As for the individual singers, they also performed excellently. I thought Brianna Post had the best female voice when she sang, “Kiss from a Rose.” It was soulful, on pitch, and strong. She nailed the vocal solo at the end of the song, and had a very distinct voice that could be plucked out from among her fellow Penns. Erin McCullough also had a strong female voice, taking Rihanna’s part in their “Love the Way you Lie” mash-up, as well as the solo for Mika’s “Happy Ending.” She had a deep vibrato and a nice set of lungs. She propelled her voice by using her entire body. Sometimes it washed out the mic, but it was evident that she could have filled the Sydney Opera House if she had to. Cory O’Brien had the best male voice, in my opinion. It, too, was strong, but had that intangible element of emotion worked into his pitch control that makes a good voice great. He never overdid his parts, but made sure they were not weak either. Kerry Brunner’s unique high vocals for “Sweet Disposition” fit the song perfectly. I also liked Michael Murray’s voice a lot, but it had a tendency to fade towards the end of some songs.
There were several hiccups during the show, including one right in the beginning, when one member showed up late to the show, running up to the stage in the middle of the first song. Luckily, apart from some apologetic smiles, her transition was seamless and it did not interfere with the song. Though they all sang beautifully, there was nobody in the group that rapped well during their “Love the Way you Lie” mash-up. A good rapping voice is very different from a good singing voice, and much harder to define, technically speaking. But while they sang the song very well, the lack of a strong rapping voice hurt the song a bit. During “Kiss from a Rose,” they were forced to restart three times due to an inability to hear a common key. I would attribute this to the poor acoustics of the HUB, which have plagued the last three Noontime performances I’ve reviewed.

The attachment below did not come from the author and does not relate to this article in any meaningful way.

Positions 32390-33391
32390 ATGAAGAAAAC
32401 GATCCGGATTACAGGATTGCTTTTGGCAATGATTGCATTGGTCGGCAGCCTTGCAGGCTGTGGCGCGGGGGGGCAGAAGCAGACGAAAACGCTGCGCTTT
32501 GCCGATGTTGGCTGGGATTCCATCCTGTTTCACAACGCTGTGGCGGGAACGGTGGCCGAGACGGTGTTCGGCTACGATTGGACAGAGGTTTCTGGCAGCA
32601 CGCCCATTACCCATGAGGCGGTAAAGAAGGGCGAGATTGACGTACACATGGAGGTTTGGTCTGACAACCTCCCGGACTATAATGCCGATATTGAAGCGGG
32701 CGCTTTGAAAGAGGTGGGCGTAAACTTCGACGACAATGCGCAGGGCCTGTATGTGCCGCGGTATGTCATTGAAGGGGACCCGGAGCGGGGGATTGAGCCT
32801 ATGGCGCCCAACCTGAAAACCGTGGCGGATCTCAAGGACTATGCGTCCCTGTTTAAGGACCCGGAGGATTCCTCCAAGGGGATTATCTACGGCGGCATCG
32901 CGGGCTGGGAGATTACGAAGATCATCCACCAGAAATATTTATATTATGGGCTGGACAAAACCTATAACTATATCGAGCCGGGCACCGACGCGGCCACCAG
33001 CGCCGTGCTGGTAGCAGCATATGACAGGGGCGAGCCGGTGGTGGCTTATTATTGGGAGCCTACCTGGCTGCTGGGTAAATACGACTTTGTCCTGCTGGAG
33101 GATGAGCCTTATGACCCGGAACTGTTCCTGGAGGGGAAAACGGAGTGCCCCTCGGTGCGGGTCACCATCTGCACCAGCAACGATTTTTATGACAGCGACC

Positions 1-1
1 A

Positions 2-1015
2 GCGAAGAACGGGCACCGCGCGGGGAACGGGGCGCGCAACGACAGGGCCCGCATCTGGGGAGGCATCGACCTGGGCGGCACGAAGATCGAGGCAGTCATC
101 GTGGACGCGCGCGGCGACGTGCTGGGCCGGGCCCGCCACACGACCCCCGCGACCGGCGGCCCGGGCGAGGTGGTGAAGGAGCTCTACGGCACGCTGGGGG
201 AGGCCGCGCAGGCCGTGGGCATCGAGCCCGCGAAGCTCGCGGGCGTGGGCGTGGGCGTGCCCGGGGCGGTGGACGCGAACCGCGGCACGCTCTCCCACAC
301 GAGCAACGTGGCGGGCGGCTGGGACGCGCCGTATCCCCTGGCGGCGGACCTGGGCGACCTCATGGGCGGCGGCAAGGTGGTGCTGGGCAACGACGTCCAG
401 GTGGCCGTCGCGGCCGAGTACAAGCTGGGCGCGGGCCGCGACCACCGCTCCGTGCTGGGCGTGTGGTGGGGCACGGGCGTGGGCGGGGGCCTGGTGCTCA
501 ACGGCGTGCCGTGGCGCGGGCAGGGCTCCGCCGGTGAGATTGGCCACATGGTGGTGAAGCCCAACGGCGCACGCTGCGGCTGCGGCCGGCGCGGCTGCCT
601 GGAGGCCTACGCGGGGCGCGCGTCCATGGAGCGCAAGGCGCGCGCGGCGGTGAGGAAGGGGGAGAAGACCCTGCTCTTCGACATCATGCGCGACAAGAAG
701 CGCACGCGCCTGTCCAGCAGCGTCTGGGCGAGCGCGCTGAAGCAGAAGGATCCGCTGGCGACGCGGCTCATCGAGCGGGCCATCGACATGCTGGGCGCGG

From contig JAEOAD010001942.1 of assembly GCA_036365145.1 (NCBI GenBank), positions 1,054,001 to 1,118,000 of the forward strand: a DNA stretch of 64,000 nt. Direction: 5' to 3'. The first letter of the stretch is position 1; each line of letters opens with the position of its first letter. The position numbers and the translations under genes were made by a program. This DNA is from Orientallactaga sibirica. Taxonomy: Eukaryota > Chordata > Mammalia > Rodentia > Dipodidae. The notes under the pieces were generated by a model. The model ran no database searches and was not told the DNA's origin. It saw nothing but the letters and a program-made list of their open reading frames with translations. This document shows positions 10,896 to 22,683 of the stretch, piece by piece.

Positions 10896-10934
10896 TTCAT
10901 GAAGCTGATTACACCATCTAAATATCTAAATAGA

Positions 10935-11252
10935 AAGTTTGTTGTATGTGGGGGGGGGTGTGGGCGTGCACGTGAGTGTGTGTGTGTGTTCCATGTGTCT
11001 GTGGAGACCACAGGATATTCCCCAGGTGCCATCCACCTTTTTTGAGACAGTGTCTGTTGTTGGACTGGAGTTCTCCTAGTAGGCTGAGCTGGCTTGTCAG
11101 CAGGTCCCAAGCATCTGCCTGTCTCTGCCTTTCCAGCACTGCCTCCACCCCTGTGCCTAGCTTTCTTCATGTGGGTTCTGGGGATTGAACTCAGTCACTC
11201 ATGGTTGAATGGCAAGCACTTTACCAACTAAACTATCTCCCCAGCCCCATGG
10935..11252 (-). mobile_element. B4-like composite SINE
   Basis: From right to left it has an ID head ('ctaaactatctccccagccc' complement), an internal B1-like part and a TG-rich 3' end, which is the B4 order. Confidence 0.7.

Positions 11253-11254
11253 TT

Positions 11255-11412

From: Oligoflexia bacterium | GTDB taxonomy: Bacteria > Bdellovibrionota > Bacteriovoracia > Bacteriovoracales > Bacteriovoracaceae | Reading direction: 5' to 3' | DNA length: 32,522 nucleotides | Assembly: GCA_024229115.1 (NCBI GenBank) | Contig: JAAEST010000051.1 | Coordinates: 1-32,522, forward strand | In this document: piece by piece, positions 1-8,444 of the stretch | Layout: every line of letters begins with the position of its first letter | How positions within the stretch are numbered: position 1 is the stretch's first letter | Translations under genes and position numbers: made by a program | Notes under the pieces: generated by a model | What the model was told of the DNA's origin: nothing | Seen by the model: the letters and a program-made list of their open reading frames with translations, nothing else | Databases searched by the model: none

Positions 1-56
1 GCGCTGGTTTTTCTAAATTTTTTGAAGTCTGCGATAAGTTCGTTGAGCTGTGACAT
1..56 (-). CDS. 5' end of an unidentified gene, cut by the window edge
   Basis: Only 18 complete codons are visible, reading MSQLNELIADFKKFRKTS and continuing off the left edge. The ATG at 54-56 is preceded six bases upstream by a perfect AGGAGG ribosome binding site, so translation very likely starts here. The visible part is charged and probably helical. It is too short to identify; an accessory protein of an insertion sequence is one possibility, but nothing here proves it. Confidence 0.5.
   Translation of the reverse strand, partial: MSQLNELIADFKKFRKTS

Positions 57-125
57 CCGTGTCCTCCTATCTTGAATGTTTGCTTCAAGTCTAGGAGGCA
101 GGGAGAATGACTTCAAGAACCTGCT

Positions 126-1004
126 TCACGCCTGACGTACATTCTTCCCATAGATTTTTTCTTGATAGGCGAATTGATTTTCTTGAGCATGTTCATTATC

All in all, the performance was still full of energy and can cater to a wide niche of music lovers in the State College area. Anyone who loves orchestral music can connect to the group’s musical proficiency, while the casual listener will know at least a few of the songs in their repertoire, no matter what genre the he/she prefers. They have a sense of humor to go along with their high energy, making it hard to leave one of their performances not in a good mood. If you missed them last Friday, fear not—they have a CD release concert coming up in a few weeks on March 19th, as well as an end of the year concert on April 23rd. Go see one or both of the shows. I highly recommend it.
Author: Stephen Smith
Bio: Stephen Smith is currently a senior English major at Penn State. In his free time, he enjoys playing Xbox, drumming, playing his guitar, and writing fiction. His favorite genres include alternative rock, emo, indie, metal, and most anything played acoustically. His favorite bands include Say Anything, Counting Crows, City and Colour, and Daphne Loves Derby.